The floor surface for farrowing has long been among the farm facilities proposed as a risk factor. The first tests of using a rubber mat in the sow's area of a fully-slatted farrowing pen were carried out in 2004. No rubber mats designed specifically for pigs could be obtained at that time, so the pilot project started with cattle mats. The conclusion afterwards was that the use of a rubber mat should be considered only as a supplement to management changes aimed at prevention and also to responses such as the culling of affected sows.
The middle months of 2006 found a DSP bulletin to producers stressing the importance of prevention. The number of shoulder sores was lower than it had been for many years and rubber mats had played an important part in this. A soft bed of some form was being called a good precaution if provided early enough to any sow in the risk group, but there were doubts whether it should be obligatory for all sows because shoulder sores affected only a minority.
Mats show sows at risk
The official line remains that mats should be used when a problem arises. However, part of their benefit may be that they signal which sows are at risk to the people who attend to the farrowings. It could be the extra attention given to the sow that makes the difference, in which case perhaps we should mark at-risk sows to ensure they receive all the extra care they need. The same logic argues against placing rubber mats in all farrowing pens, on the basis that this would simply remove the visual marker identifying particular sows with problems.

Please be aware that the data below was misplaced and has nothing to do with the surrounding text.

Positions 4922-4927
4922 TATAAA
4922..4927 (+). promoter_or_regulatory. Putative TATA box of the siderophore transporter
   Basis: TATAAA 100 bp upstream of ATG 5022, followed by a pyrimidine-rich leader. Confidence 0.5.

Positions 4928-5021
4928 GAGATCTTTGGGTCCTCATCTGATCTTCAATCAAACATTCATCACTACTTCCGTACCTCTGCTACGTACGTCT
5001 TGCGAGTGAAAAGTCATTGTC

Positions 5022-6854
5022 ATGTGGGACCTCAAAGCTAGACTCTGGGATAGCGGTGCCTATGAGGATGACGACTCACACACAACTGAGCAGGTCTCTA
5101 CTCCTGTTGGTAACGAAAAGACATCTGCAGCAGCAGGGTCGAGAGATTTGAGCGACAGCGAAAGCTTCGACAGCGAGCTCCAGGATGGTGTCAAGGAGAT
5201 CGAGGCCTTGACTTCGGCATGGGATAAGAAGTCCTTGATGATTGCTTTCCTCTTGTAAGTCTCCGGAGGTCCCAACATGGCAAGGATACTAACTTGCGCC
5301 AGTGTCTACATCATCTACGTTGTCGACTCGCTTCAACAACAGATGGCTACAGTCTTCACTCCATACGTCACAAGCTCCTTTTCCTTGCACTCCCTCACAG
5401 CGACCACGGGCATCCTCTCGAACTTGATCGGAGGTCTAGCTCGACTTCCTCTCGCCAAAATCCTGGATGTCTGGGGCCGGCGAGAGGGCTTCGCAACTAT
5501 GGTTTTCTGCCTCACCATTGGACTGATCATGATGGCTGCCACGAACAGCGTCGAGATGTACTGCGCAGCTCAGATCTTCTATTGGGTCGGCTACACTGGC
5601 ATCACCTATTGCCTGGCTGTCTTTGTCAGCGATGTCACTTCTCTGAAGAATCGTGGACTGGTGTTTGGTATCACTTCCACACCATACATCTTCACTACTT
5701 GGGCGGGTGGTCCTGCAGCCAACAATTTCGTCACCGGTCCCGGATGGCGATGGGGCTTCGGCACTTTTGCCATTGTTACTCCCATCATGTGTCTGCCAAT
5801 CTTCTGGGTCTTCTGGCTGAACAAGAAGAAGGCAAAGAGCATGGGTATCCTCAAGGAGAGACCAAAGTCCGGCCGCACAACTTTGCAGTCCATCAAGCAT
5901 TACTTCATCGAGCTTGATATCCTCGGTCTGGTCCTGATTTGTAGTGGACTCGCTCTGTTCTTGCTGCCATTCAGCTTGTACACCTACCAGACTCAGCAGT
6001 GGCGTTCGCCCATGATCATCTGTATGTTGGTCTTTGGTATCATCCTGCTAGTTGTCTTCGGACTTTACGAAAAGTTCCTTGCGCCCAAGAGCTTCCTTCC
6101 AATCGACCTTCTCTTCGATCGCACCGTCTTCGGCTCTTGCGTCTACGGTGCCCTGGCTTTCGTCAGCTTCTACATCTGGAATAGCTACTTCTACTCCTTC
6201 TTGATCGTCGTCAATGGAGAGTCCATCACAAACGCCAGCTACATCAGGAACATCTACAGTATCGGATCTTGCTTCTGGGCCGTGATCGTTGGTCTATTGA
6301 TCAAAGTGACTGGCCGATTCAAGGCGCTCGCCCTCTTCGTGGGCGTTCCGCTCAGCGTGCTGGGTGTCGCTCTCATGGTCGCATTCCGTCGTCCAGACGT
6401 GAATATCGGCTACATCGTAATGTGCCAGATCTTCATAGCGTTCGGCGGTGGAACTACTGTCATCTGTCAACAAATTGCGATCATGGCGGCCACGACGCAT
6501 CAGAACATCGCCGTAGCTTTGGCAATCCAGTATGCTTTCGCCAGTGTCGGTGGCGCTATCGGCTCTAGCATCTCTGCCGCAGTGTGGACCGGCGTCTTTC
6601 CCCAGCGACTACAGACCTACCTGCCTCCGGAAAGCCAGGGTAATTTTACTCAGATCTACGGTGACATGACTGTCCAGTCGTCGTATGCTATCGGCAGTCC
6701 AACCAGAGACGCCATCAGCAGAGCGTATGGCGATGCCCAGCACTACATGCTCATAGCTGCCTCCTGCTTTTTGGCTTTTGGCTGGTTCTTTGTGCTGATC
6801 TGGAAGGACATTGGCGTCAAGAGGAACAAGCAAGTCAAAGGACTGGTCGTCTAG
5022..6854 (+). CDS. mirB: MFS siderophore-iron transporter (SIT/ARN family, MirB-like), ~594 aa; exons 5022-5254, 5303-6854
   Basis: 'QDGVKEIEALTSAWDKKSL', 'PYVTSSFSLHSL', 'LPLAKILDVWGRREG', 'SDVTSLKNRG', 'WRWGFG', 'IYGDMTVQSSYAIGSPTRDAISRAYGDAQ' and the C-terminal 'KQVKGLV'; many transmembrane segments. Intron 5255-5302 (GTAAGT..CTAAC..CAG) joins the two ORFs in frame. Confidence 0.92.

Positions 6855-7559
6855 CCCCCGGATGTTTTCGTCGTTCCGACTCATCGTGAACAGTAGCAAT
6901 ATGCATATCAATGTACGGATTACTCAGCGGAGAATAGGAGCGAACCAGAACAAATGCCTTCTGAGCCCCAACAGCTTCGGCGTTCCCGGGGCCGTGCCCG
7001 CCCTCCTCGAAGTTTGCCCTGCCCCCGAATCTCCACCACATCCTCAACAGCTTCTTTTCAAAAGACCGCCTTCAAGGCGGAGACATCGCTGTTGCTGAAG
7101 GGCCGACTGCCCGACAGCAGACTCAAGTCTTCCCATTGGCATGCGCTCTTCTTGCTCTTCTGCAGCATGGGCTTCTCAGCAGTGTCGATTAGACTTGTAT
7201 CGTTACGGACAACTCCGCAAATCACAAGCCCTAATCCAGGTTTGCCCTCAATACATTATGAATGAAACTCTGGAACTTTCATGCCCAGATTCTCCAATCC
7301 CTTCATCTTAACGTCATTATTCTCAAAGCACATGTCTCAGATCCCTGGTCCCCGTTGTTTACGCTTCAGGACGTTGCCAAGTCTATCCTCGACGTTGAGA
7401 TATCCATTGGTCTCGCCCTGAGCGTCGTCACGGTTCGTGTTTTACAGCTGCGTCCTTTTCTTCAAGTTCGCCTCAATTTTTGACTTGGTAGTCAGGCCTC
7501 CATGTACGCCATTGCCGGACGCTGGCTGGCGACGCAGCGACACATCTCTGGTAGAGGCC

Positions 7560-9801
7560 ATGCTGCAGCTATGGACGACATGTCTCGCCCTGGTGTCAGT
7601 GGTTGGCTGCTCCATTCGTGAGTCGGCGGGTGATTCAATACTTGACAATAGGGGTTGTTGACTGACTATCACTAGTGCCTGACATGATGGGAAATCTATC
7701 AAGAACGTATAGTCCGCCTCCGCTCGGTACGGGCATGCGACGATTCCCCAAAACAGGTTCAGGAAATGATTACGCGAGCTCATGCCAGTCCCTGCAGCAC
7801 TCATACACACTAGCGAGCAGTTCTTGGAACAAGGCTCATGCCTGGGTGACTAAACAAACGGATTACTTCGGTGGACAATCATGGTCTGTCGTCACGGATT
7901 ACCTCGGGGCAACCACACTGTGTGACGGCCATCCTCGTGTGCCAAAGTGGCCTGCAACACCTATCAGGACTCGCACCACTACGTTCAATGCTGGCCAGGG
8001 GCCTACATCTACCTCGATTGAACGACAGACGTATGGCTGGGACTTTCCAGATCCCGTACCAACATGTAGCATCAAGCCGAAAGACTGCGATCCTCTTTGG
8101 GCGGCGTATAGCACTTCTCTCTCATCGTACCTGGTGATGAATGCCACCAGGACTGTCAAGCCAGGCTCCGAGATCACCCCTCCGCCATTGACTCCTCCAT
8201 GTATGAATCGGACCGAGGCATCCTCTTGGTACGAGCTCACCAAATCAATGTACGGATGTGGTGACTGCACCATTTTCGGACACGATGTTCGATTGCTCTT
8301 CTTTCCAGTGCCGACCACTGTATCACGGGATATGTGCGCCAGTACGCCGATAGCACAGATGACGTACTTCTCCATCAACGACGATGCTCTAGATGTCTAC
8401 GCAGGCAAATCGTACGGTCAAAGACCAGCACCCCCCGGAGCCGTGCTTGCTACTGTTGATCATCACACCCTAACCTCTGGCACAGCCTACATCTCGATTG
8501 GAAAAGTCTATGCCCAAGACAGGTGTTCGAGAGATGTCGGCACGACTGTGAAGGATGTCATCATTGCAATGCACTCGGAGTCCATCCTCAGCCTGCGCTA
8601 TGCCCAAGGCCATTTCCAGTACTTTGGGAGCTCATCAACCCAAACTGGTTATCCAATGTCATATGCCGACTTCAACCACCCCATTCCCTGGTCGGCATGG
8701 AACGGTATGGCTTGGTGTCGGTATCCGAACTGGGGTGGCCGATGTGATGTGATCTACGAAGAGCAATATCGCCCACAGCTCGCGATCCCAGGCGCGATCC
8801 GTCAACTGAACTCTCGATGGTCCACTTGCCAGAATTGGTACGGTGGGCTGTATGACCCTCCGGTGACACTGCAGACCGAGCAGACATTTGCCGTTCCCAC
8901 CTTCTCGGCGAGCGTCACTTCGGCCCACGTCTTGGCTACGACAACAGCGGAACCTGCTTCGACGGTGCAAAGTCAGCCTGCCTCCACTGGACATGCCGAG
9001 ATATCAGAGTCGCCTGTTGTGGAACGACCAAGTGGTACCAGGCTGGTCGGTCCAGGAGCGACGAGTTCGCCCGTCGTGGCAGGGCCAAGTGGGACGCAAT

The central issue is how to identify the sows that are at risk. Calculations in Denmark in 2004 had shown an average at the time of 8% of sows per farm with damaged shoulders. The percentage varied considerately from farm to farm, however, with some units registering only 1% and the worst having 22%. The sows most at risk were the older members of the herd and those with a low score for their body condition or showing mobility problems.
Body condition has been spotlighted repeatedly as a risk factor, so I wonder if a scanner to measure fat depth would not be a better investment than mats for all the sows. Danish advice put forward at the end of 2004 had advocated assessing condition objectively by measuring the thickness of the sow's backfat. It was found that, statistically, sows with a fat depth of less than 16 millimetres were certain to develop shoulder sores. Therefore herds were advised to make sure their sows had at least 18mm of fat cover by farrowing time.
A later manual also referred to body condition score as well as the need to avoid weight loss. It talked about fat thickness, stating that this must not be outside the range of 15-22mm. In fact the minimum related to the risk of sores on shoulders, but the upper limit was linked more to possible problems of MMA-mastitis and sows being overweight.
To spot the sows at risk of developing shoulder sores, producers have been told to look especially at animals scoring badly on body condition, those with a previous history of suffering shoulder sores and animals with a tendency to leg problems. Together with weight loss during nursing, these factors should set off alarm bells by the people looking after the sows.
However, in my opinion the advice has failed to emphasise strongly enough how important fat measurement is as a tool for estimating if the sow will be able to avoid shoulder lesions while nursing her piglets. Extra attention must be given to sows in the risk group. Measuring their fat depth enables the producer to pick them out before they farrow — not after farrowing. PIGI